Puzzling Toilet Problem

Odd toilet leak problem here for anyone who wants to take a shot at a hard to diagnose condition.
Symptom: Toilet tank leaks into bowl, causing very frequent (every 15 minutes or so) top ups of the tank. The leak is really bad; in reflective light, water in bowl ripples noticeably after tank finishes filling.
The tank is not overfilling, water is not entering the bowl via the overflow tube.
Obvious likely cause is the flapper. Replaced. Problem persists, unchanged.
Next. Using gently duty scrunge, clean seal that flapper seats into. Problem persists, unchanged.
Next. Try light coat of plumbers grease on flapper and seal. Problem persists, unchanged. Try heavy coat of plumbers grease on flapper and seal. Problem persists, unchanged.
Carefully inspect fill tube to be sure it is not cracked and leaking from tank into bowl. No cracks or seepage found.
The last possible cause (leaving out cracked porcelain) is the rubber seal between the tank and the bowl.
I worked a lot of overtime this week, and I haven't had time to make another parts run and remove the tank.
As luck would have it, the manual shut off valve leaks when closed. This means that when the water supply is shut off, the tank slowly (about one hour) fills itself to the full normal level.
Here is where it gets weired. When the tank fills slowly through the leaking water supply manual shut off, the tank does not leak into the bowl. No leak at all.
WTF!? Wouldn't a leaky seal leak whether the tank fills very slowly or at a normal pace? Why would that make a difference?
--
Tony Sivori
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On 7/17/2011 11:07 AM, Tony Sivori wrote:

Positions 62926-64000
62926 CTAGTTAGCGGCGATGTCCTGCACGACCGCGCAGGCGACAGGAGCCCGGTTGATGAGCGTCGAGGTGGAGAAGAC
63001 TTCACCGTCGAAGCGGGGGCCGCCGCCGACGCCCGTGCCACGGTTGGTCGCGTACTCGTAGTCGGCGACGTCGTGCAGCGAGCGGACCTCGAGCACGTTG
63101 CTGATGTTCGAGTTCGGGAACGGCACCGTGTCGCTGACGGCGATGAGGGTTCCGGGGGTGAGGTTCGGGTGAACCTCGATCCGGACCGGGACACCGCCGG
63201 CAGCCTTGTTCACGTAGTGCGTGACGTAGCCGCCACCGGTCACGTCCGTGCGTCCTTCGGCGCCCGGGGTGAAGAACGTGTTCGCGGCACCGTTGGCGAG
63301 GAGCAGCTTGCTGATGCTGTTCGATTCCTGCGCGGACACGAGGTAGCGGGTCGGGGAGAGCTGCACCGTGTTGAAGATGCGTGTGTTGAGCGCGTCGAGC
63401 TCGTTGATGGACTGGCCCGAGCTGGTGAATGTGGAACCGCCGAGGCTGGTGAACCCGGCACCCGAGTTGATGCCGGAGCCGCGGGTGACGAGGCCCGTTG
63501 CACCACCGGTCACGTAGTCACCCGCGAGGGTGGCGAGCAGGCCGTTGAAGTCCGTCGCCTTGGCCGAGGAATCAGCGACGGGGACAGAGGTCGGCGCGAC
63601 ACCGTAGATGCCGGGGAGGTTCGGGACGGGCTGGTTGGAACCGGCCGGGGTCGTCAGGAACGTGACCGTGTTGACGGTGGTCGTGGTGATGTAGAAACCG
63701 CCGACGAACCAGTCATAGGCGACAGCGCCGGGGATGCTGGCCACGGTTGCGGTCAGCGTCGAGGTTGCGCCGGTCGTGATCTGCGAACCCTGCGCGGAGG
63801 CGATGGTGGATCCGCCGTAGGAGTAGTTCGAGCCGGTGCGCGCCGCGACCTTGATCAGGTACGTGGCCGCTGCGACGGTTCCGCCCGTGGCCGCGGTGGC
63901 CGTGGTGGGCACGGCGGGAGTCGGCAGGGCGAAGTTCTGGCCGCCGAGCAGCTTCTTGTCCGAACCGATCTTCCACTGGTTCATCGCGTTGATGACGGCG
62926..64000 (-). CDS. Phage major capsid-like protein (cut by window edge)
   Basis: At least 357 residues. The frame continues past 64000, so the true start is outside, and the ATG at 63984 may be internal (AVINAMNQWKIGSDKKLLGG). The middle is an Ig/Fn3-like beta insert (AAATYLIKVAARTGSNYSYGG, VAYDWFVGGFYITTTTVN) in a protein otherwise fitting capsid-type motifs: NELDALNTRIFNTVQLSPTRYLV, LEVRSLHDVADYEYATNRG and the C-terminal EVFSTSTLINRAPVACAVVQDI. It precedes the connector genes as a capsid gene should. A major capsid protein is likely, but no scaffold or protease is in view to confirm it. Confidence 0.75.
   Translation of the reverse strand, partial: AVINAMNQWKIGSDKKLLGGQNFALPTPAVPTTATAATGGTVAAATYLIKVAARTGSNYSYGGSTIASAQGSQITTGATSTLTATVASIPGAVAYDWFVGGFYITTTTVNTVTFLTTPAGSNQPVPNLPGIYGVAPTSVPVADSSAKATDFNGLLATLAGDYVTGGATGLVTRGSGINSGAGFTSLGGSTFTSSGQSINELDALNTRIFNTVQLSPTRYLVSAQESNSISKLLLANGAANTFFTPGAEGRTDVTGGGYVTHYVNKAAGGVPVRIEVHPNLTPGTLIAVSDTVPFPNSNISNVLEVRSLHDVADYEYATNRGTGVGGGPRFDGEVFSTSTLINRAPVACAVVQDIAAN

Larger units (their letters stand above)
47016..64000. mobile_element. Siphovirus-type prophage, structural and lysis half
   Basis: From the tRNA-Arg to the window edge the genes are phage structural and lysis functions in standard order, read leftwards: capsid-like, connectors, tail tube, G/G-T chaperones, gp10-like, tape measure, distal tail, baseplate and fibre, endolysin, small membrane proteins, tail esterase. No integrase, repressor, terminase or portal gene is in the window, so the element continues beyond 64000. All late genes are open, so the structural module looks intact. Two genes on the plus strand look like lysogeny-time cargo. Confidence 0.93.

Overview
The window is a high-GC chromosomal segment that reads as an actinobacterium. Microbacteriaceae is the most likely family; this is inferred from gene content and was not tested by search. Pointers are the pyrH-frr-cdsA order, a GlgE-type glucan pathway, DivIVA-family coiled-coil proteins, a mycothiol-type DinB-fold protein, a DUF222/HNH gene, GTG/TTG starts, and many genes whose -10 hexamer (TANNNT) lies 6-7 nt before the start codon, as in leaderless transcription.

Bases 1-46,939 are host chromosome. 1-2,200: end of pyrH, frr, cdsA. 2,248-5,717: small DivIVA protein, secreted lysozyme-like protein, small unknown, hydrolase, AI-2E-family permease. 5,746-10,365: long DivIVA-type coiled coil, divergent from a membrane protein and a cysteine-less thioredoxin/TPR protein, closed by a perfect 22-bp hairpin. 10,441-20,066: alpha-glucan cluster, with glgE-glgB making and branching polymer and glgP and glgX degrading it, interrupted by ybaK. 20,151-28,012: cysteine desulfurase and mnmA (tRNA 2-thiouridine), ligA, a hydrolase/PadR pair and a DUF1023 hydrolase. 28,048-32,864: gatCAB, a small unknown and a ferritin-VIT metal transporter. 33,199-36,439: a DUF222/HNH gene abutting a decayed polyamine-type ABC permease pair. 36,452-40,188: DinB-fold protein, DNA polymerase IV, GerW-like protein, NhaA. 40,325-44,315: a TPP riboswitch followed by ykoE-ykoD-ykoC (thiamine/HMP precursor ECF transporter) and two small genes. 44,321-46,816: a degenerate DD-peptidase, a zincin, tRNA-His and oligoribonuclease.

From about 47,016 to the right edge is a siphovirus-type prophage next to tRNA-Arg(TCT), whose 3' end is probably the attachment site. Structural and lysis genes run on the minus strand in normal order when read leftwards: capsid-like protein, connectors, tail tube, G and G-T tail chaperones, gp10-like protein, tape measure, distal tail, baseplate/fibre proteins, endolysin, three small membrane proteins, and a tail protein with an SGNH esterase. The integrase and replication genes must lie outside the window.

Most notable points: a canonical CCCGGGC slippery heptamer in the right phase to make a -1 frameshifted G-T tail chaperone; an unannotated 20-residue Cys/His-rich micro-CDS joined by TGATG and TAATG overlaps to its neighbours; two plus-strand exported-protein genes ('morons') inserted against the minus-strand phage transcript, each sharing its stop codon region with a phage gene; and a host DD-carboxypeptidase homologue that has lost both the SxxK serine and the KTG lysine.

I'd suspect seal between tank and bowl. I've had to replace one for same problem.
I've also seen bolts between tank and bowl corrode to the point of failure causing leak.
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Frank wrote:

That's probably it.
The only thing I can think of regarding the lack of a leak when the tank fills slowly is that maybe the velocity of the water is getting past the bad seal, but the seal is good enough to contain less turbulent water.
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Tony Sivori wrote:

That points to the fill valve. What kind is it? I sometimes had that happen that on 40 year old Kohlers. Slow leaks, drip .. drip .. drippity-drip .. drip ... No leaking when shut-off almost closed but leaks when fully open. It was the little hose that goes into the overflow pipe.
--
Regards, Joerg

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He said: The tank is not overfilling, water is not entering the bowl via the overflow tube.
I have had that happen because of the seal around the flapper seat to the bottom of the tank. Since it's over the hole going into the bowl the water ends up there.
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jamesgangnc wrote:

Hi, I'd feel around flapper seat. Maybe something. small particle(s)lodged or uneven edge due to deposits. Quite common issue.
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Joerg wrote:

A Flushmaster, installed about one year ago.

I think if the fill valve were leaking, the water would overfill the tank.
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wrote: